International Rotational Program of Emergency Medicine Residents to Mozambique: Introducing a Medical Education Program to a Single Hospital
Received 6 November 2019
Accepted for publication 27 January 2020
Published 12 February 2020 Volume 2020:12 Pages 19—26
Checked for plagiarism Yes
Review by Single anonymous peer review
Peer reviewer comments 2
Editor who approved publication: Dr Hans-Christoph Pape
Minsuk Sung,1 Hoon Kim,2 Dong Wun Shin,2 Woochan Jeon,2 Kyung Hwan Kim,2 Hyunjong Kim,2 Joon Min Park,2 Jung Eon Kim,2 Junseok Park2
1Department of Emergency Medicine, Catholic Kwandong University International St. Mary’s Hospital, Incheon, Korea; 2Department of Emergency Medicine, Inje University Ilsan Paik Hospital, Goyang, Korea
Correspondence: Junseok Park Juhwa-Ro 170, Goyang 10380, Korea
Introduction: There are several medical elective programs for low-income countries especially in medically vulnerable places. The Hospital Central de Quelimane (HCQ) is a regional hospital in Quelimane, capital city of the province of Zambezia in Mozambique. The HCQ serves as a regional base hospital for urgent and severe patients.
Methods: Four emergency medicine (EM) residents participated in our 2017– 2018 rotational program for HCQ, to share medical knowledge with the local medical doctors and support the demands of medical equipment skills and educational programs. We determined the current capabilities of HCQ and designed a rotational program in accordance with the demands in the following areas: resuscitation, trauma, critical care, and radiology. We also introduced continuous education programs and administrative methods for future development of education.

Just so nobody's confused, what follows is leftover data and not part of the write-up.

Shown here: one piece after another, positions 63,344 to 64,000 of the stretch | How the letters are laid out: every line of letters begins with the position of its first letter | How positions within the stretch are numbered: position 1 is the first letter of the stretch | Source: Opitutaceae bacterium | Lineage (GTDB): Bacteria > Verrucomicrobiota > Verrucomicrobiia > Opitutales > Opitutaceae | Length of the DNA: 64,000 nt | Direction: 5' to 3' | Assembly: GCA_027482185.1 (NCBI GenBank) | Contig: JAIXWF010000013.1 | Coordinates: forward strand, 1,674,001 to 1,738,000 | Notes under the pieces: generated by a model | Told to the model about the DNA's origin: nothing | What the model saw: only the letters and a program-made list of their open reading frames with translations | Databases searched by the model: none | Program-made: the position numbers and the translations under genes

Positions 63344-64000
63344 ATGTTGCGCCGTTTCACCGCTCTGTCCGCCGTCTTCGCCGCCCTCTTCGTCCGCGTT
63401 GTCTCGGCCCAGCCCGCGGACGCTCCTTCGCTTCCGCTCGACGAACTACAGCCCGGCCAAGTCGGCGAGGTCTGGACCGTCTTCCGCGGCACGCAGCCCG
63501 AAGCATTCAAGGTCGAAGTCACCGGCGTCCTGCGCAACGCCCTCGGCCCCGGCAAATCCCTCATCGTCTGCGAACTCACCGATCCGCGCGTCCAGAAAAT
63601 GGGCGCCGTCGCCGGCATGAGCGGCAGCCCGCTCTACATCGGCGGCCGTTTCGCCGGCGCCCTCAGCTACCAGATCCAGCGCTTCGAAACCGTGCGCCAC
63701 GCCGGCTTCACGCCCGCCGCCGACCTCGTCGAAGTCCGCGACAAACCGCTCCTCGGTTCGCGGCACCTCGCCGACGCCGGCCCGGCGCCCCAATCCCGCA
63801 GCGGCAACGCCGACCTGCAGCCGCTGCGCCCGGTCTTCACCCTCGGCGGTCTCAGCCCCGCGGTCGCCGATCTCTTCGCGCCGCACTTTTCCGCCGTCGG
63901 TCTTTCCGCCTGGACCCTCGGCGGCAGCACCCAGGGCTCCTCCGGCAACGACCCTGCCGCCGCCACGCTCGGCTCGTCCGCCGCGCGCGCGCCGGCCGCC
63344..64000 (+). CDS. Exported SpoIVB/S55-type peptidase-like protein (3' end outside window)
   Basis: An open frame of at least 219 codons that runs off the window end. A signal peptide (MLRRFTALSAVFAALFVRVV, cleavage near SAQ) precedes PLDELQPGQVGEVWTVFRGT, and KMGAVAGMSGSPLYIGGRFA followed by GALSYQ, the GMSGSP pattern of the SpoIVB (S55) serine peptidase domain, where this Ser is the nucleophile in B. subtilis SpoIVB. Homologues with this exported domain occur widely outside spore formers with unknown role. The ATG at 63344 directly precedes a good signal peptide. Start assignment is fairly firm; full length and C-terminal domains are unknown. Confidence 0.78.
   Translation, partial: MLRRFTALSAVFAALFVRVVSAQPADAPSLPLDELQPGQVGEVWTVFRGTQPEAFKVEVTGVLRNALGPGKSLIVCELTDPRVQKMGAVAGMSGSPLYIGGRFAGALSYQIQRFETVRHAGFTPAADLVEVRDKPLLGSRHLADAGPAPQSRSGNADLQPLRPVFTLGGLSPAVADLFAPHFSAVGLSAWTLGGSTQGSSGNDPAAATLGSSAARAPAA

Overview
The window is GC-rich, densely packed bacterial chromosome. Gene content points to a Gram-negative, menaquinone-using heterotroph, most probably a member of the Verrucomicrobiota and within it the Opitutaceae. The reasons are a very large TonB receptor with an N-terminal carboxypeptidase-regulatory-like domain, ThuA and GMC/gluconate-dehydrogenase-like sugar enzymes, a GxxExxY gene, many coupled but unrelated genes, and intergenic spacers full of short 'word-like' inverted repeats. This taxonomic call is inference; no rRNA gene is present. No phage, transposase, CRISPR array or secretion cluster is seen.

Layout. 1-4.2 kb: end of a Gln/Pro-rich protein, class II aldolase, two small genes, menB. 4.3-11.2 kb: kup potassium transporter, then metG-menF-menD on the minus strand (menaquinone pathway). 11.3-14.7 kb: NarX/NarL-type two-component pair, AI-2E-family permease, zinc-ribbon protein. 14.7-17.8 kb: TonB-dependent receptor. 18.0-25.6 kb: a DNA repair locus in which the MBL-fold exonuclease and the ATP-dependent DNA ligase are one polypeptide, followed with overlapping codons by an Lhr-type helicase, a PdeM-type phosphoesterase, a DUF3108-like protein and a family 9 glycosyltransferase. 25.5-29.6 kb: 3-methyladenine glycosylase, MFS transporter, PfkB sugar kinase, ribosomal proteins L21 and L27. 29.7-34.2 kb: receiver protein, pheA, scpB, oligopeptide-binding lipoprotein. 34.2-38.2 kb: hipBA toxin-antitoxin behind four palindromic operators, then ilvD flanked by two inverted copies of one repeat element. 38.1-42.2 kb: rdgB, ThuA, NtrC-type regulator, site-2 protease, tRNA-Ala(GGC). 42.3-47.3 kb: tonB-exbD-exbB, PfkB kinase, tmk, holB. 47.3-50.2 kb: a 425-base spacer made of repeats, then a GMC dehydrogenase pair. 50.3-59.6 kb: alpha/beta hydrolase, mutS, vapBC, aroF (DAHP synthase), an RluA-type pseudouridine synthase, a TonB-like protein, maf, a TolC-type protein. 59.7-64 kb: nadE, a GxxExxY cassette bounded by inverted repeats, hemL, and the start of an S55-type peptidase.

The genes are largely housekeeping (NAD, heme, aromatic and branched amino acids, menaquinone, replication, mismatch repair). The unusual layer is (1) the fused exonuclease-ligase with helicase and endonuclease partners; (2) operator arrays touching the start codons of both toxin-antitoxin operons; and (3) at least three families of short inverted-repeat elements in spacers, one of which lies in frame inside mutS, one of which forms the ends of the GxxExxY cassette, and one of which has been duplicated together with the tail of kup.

Results: Throughout the four rotations of our EM residents, we conducted daily education and several practical lessons based on the demands of the local doctors and equipment operation. The educational program was administered by an educational administrator who was responsible for updating the medical and technical knowledge of doctors. With our programs, the doctors of HCQ were able to perform resuscitation and critical protocols, including manipulating equipment such as mechanical ventilator and defibrillator.
Conclusion: The rotation program by the four residents was successful, in terms of sharing medical knowledge and equipment management, and filling gaps identified in the operation of a modern hospital.
Keywords: international cooperation, Mozambique, developing countries, internship and residency
This work is published and licensed by Dove Medical Press Limited. The full terms of this license are available at https://www.dovepress.com/terms.php and incorporate the Creative Commons Attribution - Non Commercial (unported, v3.0) License. By accessing the work you hereby accept the Terms. Non-commercial uses of the work are permitted without any further permission from Dove Medical Press Limited, provided the work is properly attributed. For permission for commercial use of this work, please see paragraphs 4.2 and 5 of our Terms.Download Article [PDF] View Full Text [HTML][Machine readable]